First Foodie Blog April 13, 2009

Filed under: Cakes — nanaglenmum @ 2:57 am
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Wow!  What an Easter.  My poor old stomach is still digesting from yesterday!   But man, was it worth it.  We had an unbelievable sumptuous feast – 4 courses of sheer delight.  I’m waiting on some photos from my brother (you can check out his foodie blog at and then I’ll do up a post on the meal.  In the meantime, I thought I would share some of the details of my youngest daughter’s birthday last week.  Miss M turned 4 at the start of the month, and as is the way in our family, it was celebrated with lots and lots of cake.  On her actual birthday we had some friends around for dinner and had her favourite meal – spaghetti bolognaise.  Yummy and easy for a crowd.  We were flooded in (second time in 2 months) for a couple of days, so I had plenty of time to bake and play in the kitchen.  I had been looking on the Wilton site a few days earlier and had seen their really cool Easter checkerboard cake and thought I’d like to give it a go.  They use a pretty nifty cake pan which obviously I didn’t own, and being flooded in had no chance of getting.  I had a look at the pan they used and thought I could do a "make-do" version.  What I did was bake 3 separate round cakes, all in the same side pan, each cake a different colour.  When they had cooled, I got out my round cutters and cut 2 circles out of each with gave me one inner and two rings of each colour.  I then separated them and alternated them, then stacked the new tri-colour cakes one on top of each other with whipped cream between the layers and buttercream on top.





Checkerboard Cake (2) I had used a really light sponge cake recipe, which in retrospect I would not use for this type of Checkerboard Cake cake again as being so delicate, it doesn’t stand up too well to being cut and handled.  When it was cut, the cake pushed into the cream and other layers below it a bit making the slices look a little messy, but the effect was certainly visible, and everyone thought it looked really cool.  Also, the colour of the baked cakes were MUCH MUCH more vivid than the uncooked batter.  Here was I wondering if you were going to be able to differentiate between the layers and I actually ended up with a technicolour cake…much to the delight of 4 year old Miss M and the other 5 kids!  Needless to say, it was delicious.  Here is the recipe for each layer of the sponge:

Sponge Cake Recipe:

2 eggs at room temperature

1/3 cup caster (superfine) sugar

2 tablespoons cornflour

2 tablespoons plain flour

2 tablespoons self-raising flour

Colouring if desired

Beat eggs in a small bowl until thick and creamy.  The longer you beat the eggs at this stage, the lighter the cake will turn out.  You will need to do this with electric beaters for around 7 minutes.  While this is happening, sift the dry ingredients together 3 times (from as high above the bowl as you can manage without getting it all over the bench) into a separate bowl.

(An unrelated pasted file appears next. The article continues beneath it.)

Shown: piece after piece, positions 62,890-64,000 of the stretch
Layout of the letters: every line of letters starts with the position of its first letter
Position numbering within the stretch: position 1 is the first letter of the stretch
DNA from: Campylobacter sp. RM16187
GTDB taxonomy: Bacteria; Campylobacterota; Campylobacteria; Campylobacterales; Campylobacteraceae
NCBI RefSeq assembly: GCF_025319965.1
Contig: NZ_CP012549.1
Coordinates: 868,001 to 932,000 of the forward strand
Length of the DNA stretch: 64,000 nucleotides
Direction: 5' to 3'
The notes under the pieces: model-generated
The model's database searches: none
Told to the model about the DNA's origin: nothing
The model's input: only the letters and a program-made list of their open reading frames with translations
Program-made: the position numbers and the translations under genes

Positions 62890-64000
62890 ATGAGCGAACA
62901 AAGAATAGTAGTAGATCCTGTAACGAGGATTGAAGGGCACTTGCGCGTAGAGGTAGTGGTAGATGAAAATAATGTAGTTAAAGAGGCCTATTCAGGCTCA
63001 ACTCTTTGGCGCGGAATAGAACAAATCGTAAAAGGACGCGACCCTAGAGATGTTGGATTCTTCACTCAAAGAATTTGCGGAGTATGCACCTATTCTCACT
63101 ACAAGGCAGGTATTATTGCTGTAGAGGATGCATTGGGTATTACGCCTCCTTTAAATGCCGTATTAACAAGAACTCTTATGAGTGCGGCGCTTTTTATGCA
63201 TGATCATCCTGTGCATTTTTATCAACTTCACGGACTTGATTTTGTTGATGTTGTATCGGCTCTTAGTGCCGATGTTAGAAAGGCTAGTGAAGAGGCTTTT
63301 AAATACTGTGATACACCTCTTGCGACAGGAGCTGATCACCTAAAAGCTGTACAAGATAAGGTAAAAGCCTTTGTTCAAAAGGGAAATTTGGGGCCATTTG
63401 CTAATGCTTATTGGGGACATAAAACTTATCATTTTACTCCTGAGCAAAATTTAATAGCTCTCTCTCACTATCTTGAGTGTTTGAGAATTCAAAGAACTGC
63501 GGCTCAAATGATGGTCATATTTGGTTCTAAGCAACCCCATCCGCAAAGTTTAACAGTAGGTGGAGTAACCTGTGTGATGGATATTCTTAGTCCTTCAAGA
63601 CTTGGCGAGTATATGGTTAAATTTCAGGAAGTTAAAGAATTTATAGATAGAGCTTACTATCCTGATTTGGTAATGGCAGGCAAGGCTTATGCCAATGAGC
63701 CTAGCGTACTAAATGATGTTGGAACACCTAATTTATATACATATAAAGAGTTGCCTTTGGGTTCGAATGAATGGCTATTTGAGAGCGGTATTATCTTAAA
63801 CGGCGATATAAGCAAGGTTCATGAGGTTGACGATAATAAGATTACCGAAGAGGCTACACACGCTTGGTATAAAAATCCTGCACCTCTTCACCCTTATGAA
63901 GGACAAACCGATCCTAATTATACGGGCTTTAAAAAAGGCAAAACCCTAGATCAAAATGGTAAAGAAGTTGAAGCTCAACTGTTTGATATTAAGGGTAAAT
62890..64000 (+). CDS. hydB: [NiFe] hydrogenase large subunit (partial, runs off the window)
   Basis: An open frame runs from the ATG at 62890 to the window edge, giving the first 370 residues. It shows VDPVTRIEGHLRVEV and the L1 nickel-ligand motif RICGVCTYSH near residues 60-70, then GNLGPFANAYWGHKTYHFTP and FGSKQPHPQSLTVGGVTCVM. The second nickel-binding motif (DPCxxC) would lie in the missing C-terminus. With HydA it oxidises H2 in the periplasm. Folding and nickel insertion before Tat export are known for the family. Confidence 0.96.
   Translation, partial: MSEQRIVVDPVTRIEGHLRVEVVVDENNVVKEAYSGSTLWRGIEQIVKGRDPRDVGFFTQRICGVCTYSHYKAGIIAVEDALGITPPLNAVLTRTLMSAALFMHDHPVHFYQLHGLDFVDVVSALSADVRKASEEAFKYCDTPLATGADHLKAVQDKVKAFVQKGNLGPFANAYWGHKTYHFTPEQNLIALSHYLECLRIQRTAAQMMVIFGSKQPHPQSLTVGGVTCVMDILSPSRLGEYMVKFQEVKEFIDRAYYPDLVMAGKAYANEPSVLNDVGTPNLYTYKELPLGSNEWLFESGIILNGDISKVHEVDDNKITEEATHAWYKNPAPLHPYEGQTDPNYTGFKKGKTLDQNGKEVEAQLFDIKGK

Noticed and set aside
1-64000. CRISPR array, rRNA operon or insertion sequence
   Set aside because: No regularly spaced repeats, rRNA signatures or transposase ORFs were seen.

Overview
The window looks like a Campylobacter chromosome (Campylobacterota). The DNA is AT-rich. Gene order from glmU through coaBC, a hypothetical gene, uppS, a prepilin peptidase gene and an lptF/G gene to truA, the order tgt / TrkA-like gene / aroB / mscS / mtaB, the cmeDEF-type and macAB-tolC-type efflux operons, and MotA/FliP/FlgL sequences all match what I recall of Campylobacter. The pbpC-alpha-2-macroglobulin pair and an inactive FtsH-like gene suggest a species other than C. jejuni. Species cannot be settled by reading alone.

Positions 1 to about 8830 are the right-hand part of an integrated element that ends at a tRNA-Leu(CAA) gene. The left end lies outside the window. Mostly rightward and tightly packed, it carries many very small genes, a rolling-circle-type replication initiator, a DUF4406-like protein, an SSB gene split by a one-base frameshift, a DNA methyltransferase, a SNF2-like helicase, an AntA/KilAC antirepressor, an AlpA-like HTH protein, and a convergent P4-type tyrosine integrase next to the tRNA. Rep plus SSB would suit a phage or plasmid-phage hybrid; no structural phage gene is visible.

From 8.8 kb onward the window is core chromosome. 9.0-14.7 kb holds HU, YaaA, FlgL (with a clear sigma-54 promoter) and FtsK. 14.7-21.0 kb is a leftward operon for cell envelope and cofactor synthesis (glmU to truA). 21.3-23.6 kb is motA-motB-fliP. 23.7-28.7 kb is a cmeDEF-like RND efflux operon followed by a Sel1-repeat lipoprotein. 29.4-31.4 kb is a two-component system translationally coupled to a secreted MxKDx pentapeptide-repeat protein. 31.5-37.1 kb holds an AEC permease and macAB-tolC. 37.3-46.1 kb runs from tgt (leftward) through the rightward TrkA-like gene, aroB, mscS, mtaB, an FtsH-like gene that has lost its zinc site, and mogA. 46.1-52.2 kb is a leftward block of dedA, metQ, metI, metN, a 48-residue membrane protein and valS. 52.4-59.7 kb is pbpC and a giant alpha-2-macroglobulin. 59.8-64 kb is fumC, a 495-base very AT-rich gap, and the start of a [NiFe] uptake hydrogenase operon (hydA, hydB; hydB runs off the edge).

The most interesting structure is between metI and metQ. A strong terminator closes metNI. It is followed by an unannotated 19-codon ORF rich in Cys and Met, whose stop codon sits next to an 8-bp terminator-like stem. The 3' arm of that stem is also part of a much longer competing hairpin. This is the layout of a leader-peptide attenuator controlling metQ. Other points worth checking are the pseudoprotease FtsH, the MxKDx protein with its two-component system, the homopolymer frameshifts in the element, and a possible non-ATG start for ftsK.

Add sugar, 1 tablespoon at a time making sure it is dissolved between additions.  Add colouring if desired.

Now, with a large metal spoon and as gently as you can, CAREFULLY fold the sifted dry ingredients into the eggs (I usually sift them into the mixture for an extra final aeration).  Spread the mix into a greased 20cm round tin that has been lined with baking paper.  Cook it for around 20 minutes at 190C/375F until it has slightly shrunk in from the edges and a toothpick comes out clean.  IMMEDIATELY turn the cake onto a wire rack to cool.

When you have made all three cakes, each in a different colour, cut the rings and interchange them so that one layer goes colour 1, colour 2, colour 3 from the centre out, the next goes colour 2, colour 3, colour 1, and the final layer goes colour 3, colour 1, colour 2.  Stack the layers and sandwich them with fresh whipped cream.

On the outside, I used a pale green buttercream and some fondant daisies and butterflies.  As I didn’t have either daisy nor butterfly cutters, I had to improvise.  I used a tear drop shaped aspic cutter for the daisy petals and hand rolled small Butterfly Cake balls of yellow fondant for the centres which Butterfly Cake (2) I flattened slightly.  for the butterfly wings, I used a heart cutter and cut off the pointy bottom.

For the fondant shapes, I used the recipe for “Professional Fondant” on Gingerbread House Heaven.  I had already made up a big stack of it for the Thomas the Tank Engine cake which was still uncoloured.  The Vienna Cream was just my ol’ faithful which my mum gave me years ago.  Here it is if you want it:

Mum’s Vienna Cream:

125g/4oz butter, softened

1 1/2 cups icing (confectioner’s) sugar, sifted

2 tablespoons/40ml milk

Colouring if desired

Beat butter until it is as white as you can get it.  Add half the icing sugar, beat it in, add the milk, beat it in, add the rest of the sugar and beat it in.  Add colouring as desired

There you go, all finished!  How easy is that!

I guess that’s pretty much it for this post, I will do the next one on the party.  She chose a Thomas the Tank Engine theme (she LOOOOOVES Thomas), so I new I had my work cut out for me! Thanks for reading and pop back soon for the mammoth undertaking that was a 3D Thomas cake!